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Horse Disease Focus - Laminitis

Updated on March 6, 2013

What is laminitis?

Laminitis is a painful inflammation of the soft tissue under a horse's hooves. This causes separation of the hoof from the foot and extreme lameness.

Laminitis is more common in ponies and draft horses, but can affect any breed or type of horse.


Laminitis causes pain in the feet and normally affects both front feet. It is thus sometimes missed in the early stages as bilateral lameness is harder to see and feel than unilateral lameness.

As the pain becomes worse, the horse will stand with both front feet pointed forward...this is the classic 'founder stance' which is always a symptom of laminitis. A horse with laminitis may also lie down more and in severe cases may refuse to stand. The digital pulse in the affected feet is increased and the hooves may feel hot. Hoof testers are commonly used to make a final diagnosis. The overall breathing and pulse rate may increase. X-rays may show rotation of the bones in the foot and a loosening of the hoof. Untreated laminitis can lead to hoof loss.

A horse that has had laminitis once is very prone to getting it again.


Laminitis is a potentially fatal condition. A horse that is suffering from laminitis should be placed in a stall with deep bedding so that it can lie down as much as it wants to, and which is large enough to keep it from getting cast.

The horse should not be forced to move during the acute stage. It should be provided plenty of fluids and in some cases IV fluids are administered. Bute or another NSAID is given for pain relief and to help reduce the inflammation.

Despite all of these measures, many horses that suffer from laminitis have long term hoof changes. Once the initial bout is over, the farrier should be involved in treatment as corrective shoeing goes a long way towards preventing recurrence and keeping a laminitic horse sound.

Treatment also involves treating the underlying condition that caused the laminitis. In some cases, long term reduction in work load or the amount of weight a horse is allowed to carry is indicated. As laminitis is primarily a disease of obesity, a horse that has had laminitis should be kept on a strict diet (in some cases this may mean no pasture for the rest of the horse's life - an apparently cruel measure that is much kinder to the horse than risking another bout of laminitis).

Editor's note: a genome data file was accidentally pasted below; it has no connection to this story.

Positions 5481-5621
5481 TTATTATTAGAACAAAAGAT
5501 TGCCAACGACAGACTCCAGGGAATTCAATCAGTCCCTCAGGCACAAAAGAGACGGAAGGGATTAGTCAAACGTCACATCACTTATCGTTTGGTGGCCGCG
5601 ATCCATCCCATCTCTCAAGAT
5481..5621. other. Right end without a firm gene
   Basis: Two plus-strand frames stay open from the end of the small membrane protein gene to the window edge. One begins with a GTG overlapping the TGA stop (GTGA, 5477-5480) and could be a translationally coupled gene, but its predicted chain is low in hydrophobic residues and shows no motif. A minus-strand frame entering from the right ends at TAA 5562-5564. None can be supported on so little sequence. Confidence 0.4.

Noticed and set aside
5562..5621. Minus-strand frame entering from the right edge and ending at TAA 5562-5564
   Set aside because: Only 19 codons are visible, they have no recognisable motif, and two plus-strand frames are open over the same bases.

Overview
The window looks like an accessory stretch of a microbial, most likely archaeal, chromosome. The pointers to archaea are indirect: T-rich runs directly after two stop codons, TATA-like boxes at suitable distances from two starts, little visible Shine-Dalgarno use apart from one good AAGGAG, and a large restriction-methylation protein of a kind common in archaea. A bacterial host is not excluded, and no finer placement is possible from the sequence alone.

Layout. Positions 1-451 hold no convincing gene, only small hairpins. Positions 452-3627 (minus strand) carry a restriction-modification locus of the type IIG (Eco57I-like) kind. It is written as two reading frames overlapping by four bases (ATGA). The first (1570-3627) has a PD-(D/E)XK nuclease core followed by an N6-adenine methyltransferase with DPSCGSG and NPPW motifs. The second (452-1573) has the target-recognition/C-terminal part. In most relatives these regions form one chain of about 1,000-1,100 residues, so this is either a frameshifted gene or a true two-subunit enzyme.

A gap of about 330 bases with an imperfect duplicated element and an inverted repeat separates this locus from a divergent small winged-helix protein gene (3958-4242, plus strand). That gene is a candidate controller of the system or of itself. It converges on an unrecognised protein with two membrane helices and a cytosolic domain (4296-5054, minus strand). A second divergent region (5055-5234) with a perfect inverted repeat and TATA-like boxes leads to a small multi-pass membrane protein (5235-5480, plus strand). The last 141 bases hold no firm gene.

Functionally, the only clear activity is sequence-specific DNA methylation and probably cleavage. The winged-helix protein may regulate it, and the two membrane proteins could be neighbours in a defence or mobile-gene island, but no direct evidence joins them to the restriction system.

Most cases of laminitis are caused by an underlying condition, most often obesity. A small number of cases of mechanical laminitis or 'road founder' still occur. This condition was much more common when horses were used for transportation, and is caused by excessive trotting on hard surfaces. Preventing road founder is the primary reason why most tourist carriages remain at a walk. (Some companies also use mules, which are less prone to road founder than horses).

The primary cause of laminitis is obesity. Laminitis can also be caused by stress or by overeating - for example if a horse gets into the feed room. Ponies and draft breeds are more prone to laminitis than light horses.

The group of horses most prone to it are northern European pony and small horse breeds (such as the Fjord pony shown with this article). These horses have been bred and raised for centuries to endure poor provender and when put on lush grazing often put on weight dramatically. It is particularly important with ponies not to allow them to get obese. Restricting grazing, especially in the spring, is important. The use of a grazing muzzle can allow a horse to enjoy plenty of turnout while not being able to gorge itself. In England, horses are often grazed only at night, when grass is less nutritious.

Horses that have had laminitis before need to be kept on an even stricter diet. Grain should be fed only if absolutely necessary (horses kept in a group may need to be given a small handful of 'sympathy grain' when the others are fed). Any grazing at all may be contraindicated. Soaking hay significantly reduces its carbohydrate content and can be a key element in slimming down a fat pony. Treats should be eliminated or cut down significantly...this includes apples and carrots, which have a fair amount of sugar in them. Some companies sell low sugar horse treats.

Another risk factor for founder is when active horses and athletes experience an injury and are suddenly put on stall rest. Horses on stall rest do not need much grain and ideally should be fed none. If at all possible, they should be hand walked to give them at least some exercise, and they should be fed free choice, low protein hay.

Laminitis can also occur as a compensation lameness in the opposite foot to an injury that is taking a long time to heal - this is what happened to Barbaro, increasing awareness of laminitis amongst the general public (this can also cause laminitis in the hind feet, which is otherwise extremely well). Unfortunately, this is very hard to prevent...injuries can happen to the best kept horse and are by no means limited to racehorses. Any horse that has an injury causing it to put all its weight on one side should have that hoof carefully monitored to try and spot any problems early. (Compensation lameness can also take other forms, such as strain on tendons).


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